Page 3804 - Week 12 - Tuesday, 18 October 2005

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they handed out the plaques of appreciation to each of the groups, there were three mounds about 45 cm tall on the table—that is very hard to describe for Hansard—of plaques for the various Capital Chemist outlets. They are all involved and put a lot of effort into supporting the cancer society. Of course, they also deal with these people on a day-to-day basis in their premises.

The star of the night, who never intends to be the star but always is, was the founder of the organisation, Yvonne Cuschieri, who has resigned as the CEO. Tony Waddell will be taking over. Yvonne is not particularly tall but the shoes are huge. After 21 years of running the organisation she, at the tender age of 64, has decided to call it a day. I understand Yvonne will stay on the board. If there were ever anybody who should wear the badge of being a good Australian it is Yvonne Cuschieri. Generous to a fault, she would give you the shirt off her back and then find something else to give you. Tireless in the time, effort and resources she has put into this organisation, she really is the heart and soul of the ACT Eden Monaro Cancer Support Group. I do not know what steps the group will take next year to thank Yvonne, but when she retires early in the new year certainly something will have to be done to thank her properly.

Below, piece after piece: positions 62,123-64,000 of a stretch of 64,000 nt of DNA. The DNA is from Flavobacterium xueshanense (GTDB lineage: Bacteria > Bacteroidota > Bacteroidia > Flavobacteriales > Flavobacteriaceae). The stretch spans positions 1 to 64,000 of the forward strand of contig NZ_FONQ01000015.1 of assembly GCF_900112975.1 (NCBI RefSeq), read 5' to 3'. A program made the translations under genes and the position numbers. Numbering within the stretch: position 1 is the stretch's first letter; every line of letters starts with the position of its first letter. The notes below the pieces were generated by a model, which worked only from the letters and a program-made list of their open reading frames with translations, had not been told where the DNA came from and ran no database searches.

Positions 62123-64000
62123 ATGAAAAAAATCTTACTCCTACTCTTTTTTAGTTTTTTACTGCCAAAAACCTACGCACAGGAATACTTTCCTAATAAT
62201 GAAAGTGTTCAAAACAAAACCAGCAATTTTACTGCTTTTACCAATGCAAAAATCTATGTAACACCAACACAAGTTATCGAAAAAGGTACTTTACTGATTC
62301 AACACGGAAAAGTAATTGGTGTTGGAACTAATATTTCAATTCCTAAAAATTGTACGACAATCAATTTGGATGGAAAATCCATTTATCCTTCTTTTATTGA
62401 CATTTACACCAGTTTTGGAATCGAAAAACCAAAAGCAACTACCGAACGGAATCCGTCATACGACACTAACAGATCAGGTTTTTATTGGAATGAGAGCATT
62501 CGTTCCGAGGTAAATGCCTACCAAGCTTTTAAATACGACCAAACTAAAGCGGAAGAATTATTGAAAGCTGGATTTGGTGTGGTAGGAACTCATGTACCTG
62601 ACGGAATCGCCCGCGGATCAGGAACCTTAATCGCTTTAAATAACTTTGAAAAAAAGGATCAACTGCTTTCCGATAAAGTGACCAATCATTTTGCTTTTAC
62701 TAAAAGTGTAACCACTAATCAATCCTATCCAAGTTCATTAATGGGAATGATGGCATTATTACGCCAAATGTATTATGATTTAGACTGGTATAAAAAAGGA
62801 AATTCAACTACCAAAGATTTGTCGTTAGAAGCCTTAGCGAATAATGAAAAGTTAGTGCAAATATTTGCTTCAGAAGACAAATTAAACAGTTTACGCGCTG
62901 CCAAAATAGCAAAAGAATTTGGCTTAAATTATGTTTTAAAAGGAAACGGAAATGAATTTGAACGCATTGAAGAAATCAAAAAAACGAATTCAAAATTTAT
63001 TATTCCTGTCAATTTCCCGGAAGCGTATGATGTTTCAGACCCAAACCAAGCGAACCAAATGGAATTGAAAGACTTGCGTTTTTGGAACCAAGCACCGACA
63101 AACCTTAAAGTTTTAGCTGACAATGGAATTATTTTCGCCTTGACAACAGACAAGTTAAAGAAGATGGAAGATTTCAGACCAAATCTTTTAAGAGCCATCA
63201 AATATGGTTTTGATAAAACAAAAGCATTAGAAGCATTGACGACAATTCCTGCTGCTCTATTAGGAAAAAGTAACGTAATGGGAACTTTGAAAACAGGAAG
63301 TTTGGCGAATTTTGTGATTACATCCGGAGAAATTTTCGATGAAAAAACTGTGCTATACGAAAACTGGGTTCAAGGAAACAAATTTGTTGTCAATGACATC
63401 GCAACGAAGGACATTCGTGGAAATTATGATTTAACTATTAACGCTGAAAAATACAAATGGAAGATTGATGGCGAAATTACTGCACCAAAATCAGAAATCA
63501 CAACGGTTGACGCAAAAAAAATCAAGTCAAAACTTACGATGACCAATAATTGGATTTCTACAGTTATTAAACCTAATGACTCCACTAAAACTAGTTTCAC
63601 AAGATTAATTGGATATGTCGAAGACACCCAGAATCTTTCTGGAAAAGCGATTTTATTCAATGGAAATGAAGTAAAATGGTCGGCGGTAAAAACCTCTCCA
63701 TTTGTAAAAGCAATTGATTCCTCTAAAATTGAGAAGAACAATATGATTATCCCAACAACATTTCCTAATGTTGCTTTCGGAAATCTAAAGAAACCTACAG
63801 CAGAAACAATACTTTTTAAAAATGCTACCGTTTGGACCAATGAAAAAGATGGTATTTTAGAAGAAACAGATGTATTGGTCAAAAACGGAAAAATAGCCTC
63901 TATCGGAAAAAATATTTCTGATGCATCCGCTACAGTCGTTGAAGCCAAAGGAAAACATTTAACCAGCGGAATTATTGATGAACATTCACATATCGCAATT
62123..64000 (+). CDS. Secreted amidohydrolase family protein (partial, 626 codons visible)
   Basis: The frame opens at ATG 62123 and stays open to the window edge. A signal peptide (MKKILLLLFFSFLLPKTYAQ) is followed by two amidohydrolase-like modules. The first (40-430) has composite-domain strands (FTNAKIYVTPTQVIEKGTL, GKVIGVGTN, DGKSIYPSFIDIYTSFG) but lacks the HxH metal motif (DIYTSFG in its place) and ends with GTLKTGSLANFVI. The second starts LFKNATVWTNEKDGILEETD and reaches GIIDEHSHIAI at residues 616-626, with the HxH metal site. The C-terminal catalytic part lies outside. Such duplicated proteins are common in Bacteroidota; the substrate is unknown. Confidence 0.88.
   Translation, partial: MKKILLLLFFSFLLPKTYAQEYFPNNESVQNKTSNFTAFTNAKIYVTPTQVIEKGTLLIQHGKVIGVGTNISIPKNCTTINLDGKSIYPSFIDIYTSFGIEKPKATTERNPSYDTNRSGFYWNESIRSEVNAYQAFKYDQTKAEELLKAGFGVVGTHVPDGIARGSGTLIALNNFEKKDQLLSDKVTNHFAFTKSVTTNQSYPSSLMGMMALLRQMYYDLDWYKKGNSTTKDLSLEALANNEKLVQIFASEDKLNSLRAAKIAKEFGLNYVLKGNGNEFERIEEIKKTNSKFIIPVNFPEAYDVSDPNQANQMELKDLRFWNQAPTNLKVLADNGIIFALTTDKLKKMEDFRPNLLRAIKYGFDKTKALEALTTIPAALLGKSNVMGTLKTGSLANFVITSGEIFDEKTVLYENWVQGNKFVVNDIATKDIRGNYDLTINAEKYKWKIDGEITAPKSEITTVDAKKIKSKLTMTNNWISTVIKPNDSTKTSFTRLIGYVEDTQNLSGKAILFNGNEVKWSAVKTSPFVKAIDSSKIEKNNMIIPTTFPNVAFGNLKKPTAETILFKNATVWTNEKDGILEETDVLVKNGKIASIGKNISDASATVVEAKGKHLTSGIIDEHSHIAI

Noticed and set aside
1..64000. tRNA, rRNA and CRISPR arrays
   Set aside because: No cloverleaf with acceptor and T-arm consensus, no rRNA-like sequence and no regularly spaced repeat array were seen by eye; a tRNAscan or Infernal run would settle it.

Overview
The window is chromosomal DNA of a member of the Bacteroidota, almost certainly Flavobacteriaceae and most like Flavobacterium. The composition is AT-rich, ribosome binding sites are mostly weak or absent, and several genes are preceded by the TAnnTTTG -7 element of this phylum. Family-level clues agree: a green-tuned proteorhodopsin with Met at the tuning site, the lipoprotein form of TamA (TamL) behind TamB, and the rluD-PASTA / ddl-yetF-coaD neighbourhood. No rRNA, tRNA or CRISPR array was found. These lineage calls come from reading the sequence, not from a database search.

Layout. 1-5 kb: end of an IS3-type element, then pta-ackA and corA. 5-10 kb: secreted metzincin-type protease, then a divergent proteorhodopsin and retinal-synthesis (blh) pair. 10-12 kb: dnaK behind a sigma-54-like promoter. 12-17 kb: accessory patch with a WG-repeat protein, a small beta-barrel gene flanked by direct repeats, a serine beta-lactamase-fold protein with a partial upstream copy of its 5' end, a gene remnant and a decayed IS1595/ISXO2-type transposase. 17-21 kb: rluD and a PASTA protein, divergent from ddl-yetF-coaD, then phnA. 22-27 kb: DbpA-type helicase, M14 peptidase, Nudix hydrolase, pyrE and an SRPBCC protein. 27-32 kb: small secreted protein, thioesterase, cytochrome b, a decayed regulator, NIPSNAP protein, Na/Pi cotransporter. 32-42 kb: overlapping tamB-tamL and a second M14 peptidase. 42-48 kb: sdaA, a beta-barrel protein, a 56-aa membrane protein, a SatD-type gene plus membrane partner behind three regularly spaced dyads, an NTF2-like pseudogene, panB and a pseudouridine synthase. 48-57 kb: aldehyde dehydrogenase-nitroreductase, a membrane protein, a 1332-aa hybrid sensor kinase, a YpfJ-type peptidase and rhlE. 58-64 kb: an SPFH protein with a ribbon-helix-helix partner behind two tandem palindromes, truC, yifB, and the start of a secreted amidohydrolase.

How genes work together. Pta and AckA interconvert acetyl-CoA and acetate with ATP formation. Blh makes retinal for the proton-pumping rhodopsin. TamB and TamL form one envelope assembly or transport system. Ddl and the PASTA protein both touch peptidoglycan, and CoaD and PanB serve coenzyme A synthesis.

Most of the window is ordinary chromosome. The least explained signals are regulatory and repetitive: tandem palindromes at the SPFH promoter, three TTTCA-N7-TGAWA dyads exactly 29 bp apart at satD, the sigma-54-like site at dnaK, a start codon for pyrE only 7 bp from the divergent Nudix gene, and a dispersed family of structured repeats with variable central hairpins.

The group have bought things like flotation chairs, ripple mattresses and the Vital Call system. They have two special beds, they have bought two kangaroo pumps for stomach feeding, and there are oxygen concentrators and electric motor scooters. Those are just a few of the items available on loan to people. They have purchased videos, televisions, recliner chairs, computers, flotation chairs, electrical appliances and other pieces of medical equipment for the hospitals, and medical and schoolroom items for the Sydney Children’s Hospital at Randwick where, of course, our local children attend various specialists. The group has a guiding rule that all the moneys raised be donated to help the families. Moneys raised must go into the family assistance account. In that, I think they do a really good job. They face the same dilemmas all community organisations face but they do so I think with a great deal of zeal and goodness. They are a very hard group to resist.

Sharability charity bowls day

MS PORTER (Ginninderra) (6.09): To have the opportunity to open a sporting event is something that is pretty rare for me. I have to admit that athletic ability is one of the skills I do not have. I believe young people would refer to me as being “unco”. Be that as it may, on Monday of the recent long weekend I was privileged to be able to launch the Belconnen Bowling Club charity day to raise money for Sharability, to support people with intellectual disabilities and their carers. Not only did I launch the proceedings but I also participated—and indeed I have photos to prove it.

The day was also supported by the Canberra Belconnen Lions Club, whose members provided the barbeque lunch. Also featured was Harold Hird, a well-known former member of this place, whose superb old-style auctioneering skills were well to the fore. In addition, members of the Variety Bash team brought along their party bus and took members of Sharability on tours of the city. This great fun day was made possible by funding from Healthpact. Not only did it raise much-needed funds for the work of Sharability but it was also a great opportunity for people such as me to learn a new skill and meet new people. If I may say so, I did not let the side down but managed to win three ends.

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